“Are you having a good time?” asked the man of the hour, Rick Owens.
Among the fans who came by was singer Teyana Taylor.
“I got my book signed,” she said. She’s been busy recording her latest album, which drops Jan. 31, but nothing would stop her from missing the party; she even changed her flight. “I’m completely fangirling. I almost cried. This is too much. I’m overwhelmed but in the greatest way ever.”
It was her first time meeting Owens. “I’m just like everybody else here, supporting,” she said of the designer who started his business in L.A. in 1994. “He makes me embrace being myself and living in my skin. I feel like I can be chic and cozy at the same time and swaggy, all in one, in my Rick Owens.”
Of the countless autographs given and selfies taken, Owens said it was a “very fulfilling” experience.
“Having all of that good energy focused on you, I relish it,” he said. He’s released two books, “Legaspi by Rick Owens” and “Rick Owens Photographed by Danielle Levitt,” both published by Rizzoli. “I suck it all up. And I just feed off of it. So, if they’re going to offer it, I’m going to take it.”
Congratulations were in order for more reasons than one. It was his 58th birthday, after all — though it seemed more of an afterthought.
“I don’t always pay attention to my birthday,” he said. “It just happened to fall along the time we were here.”
After the signing, the store was transformed into a makeshift club with blinding strobe lights and fog, and Owens let loose on the dance floor alongside his wife, muse and creative partner, Michèle Lamy.
“Since we moved, I’ve been coming more often, but Rick never came back since 2003,” shared Lamy. Though now based in Paris, the two spent many, formative years in L.A., with Lamy becoming a prominent nightlife figure with her former hot spot: Les Deux Cafés. “There is such a fantastic spirit in L.A. that I thought it was the time to come back. I’m saying it now, if I find a huge warehouse on the beach, he will come back, too. We will go back and forth. It’s important.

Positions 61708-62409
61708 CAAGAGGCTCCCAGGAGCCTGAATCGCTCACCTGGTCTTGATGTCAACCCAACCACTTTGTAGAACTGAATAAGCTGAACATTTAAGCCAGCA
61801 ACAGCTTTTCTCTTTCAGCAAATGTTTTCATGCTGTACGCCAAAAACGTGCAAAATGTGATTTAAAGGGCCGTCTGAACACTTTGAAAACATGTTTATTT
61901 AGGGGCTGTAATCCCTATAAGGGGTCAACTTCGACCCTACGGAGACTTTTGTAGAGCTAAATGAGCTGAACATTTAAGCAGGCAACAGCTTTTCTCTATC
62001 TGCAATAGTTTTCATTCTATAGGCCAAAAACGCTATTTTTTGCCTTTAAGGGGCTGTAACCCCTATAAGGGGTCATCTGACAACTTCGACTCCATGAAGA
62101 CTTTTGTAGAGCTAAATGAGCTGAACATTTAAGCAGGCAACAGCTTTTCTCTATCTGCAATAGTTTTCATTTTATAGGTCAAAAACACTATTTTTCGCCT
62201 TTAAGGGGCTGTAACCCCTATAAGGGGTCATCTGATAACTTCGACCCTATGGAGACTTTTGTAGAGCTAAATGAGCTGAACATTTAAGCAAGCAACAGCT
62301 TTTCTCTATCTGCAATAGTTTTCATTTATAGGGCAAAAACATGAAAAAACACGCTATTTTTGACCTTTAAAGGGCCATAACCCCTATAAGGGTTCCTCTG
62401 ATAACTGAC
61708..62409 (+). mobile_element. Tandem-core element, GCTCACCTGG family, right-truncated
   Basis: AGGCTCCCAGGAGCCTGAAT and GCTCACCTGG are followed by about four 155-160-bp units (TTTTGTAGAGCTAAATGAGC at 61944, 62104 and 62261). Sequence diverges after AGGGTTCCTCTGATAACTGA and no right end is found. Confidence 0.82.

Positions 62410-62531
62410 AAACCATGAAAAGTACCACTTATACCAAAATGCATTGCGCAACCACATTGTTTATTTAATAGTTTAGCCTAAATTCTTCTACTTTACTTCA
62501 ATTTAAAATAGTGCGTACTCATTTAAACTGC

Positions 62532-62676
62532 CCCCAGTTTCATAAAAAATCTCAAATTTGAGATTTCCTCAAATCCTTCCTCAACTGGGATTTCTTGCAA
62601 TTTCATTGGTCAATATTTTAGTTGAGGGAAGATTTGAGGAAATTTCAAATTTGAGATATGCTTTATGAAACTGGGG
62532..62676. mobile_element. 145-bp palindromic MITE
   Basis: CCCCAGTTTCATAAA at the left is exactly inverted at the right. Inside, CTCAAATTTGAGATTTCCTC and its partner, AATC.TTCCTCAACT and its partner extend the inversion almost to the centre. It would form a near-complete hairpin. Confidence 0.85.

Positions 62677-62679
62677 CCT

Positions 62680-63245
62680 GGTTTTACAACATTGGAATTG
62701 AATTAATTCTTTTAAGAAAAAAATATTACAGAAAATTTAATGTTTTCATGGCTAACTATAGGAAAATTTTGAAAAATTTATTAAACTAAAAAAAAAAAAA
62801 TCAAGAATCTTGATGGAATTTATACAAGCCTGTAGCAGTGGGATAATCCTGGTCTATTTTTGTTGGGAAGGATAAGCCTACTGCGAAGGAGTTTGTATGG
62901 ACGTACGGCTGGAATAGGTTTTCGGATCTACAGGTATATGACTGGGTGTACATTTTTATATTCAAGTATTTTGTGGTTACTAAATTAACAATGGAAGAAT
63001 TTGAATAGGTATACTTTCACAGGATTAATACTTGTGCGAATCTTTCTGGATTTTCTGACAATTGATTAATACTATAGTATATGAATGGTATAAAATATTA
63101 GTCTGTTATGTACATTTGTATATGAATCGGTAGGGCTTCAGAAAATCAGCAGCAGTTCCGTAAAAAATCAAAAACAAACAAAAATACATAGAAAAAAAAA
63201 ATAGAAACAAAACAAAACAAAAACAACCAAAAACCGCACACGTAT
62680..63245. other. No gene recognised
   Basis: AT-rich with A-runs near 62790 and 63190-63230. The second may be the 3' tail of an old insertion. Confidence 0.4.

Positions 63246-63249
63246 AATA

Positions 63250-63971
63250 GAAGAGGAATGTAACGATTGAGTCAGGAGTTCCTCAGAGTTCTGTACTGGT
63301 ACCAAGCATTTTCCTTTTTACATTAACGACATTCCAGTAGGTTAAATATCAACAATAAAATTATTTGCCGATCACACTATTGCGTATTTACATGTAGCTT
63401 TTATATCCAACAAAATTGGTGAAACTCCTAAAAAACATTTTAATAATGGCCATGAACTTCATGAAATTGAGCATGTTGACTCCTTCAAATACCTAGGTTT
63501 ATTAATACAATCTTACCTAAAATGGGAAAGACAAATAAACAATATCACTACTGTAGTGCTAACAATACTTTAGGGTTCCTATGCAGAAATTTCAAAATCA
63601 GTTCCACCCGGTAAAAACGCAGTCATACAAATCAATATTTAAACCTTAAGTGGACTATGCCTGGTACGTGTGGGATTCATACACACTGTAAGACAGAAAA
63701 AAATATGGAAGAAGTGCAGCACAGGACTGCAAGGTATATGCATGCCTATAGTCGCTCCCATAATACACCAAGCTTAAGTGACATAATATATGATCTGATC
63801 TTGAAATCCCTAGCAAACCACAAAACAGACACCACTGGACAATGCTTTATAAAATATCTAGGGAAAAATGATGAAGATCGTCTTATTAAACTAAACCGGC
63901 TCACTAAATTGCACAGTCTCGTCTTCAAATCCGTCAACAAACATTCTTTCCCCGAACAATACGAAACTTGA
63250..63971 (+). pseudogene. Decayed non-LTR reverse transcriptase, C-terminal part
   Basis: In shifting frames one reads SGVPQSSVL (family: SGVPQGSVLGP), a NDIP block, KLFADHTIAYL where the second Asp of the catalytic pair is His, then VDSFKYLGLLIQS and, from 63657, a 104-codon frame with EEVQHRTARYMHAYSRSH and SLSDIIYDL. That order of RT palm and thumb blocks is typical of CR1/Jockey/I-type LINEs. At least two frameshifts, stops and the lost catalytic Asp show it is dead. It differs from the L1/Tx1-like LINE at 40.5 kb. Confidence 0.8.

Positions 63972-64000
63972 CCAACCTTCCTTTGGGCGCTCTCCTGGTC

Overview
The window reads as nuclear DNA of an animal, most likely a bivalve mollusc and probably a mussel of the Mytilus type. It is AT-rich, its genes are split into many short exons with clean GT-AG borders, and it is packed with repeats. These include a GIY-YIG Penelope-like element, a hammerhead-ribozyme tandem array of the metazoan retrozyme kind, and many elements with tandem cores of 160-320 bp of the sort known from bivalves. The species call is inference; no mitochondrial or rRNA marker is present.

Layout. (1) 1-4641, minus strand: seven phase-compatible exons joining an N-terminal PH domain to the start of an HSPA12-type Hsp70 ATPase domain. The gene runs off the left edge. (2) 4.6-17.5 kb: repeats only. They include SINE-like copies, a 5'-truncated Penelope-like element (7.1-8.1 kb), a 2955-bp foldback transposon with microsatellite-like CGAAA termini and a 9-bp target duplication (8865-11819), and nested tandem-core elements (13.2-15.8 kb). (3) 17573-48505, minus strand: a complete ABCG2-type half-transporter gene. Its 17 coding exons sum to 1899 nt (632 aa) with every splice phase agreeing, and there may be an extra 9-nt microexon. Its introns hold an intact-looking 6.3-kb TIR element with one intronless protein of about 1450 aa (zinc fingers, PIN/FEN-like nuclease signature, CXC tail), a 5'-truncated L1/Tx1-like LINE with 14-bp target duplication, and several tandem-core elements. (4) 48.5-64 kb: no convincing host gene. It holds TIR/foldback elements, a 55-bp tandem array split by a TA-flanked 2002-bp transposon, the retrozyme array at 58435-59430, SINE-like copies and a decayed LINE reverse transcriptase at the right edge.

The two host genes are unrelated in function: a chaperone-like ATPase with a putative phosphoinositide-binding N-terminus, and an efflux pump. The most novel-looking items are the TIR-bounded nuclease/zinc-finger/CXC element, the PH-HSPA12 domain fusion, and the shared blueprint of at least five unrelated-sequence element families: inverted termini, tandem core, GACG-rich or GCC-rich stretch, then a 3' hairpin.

“Most of the artists of the world are coming from L.A. or are in L.A.,” she continued. “Everybody is telling me, ‘Oh, you’re going to see, L.A. is going to be what Paris was in the Twenties and Thirties.’”
The party, which had a line on the sidewalk, a line in the courtyard and a line inside the store to get books signed (thank you, fire marshal), attracted a who’s who of the O.G. L.A.-style scene, including Sarah Stewart, buying director of Maxfield, former fashion editor Anne Crawford, now Owens’ L.A. ambassador, stylists Maryam and Marjan Malakpour and Jeanne Yang.
“I think I might have been client zero,” said jewelry designer Loree Rodkin, adding, “He put L.A. fashion on the map, he was the first person with a real point of view.”
“I introduced him to Carine Roitfeld, then she became obsessed with him for life,” said Victoria Brynner, founder of L.A.-based consultancy Stardust Brands, which connects fashion and luxury brands with talent. “Then one day, I asked if he could do an outfit for my wedding. I went into the Las Palmas studio and there was this little pile of fabric on the piano, and it was a skirt and T-shirt. It was perfect. And I still wear his stuff, I wear it to the bone.”
“When he had his little place in Hollywood and I wasn’t earning s–t, he said, ‘Let me give you some stuff for free,'” remembered Yang. “I was so broke, I had to sell it all to Wasteland. I could kick myself, all those beautiful dresses.”
Former WWD West Coast bureau chief Rose Apodaca remembered interviewing Owens for the first time. “He tried to shock me by telling me how he made a horsehair butt plug for a dominatrix. It didn’t work!”
And party planner Bryan Rabin, creator of Giorgio’s nightclub, where Owens dropped by Saturday night, remembered meeting the designer in the Eighties. “He hasn’t changed,” said Rabin, recalling how he listened to Maria Callas, Motörhead and Iggy Pop while he working. “I’d go to his atelier and see him and his assistant stirring the tea dye, and he’d say, ‘Oh Tinkles, just take a seat.'”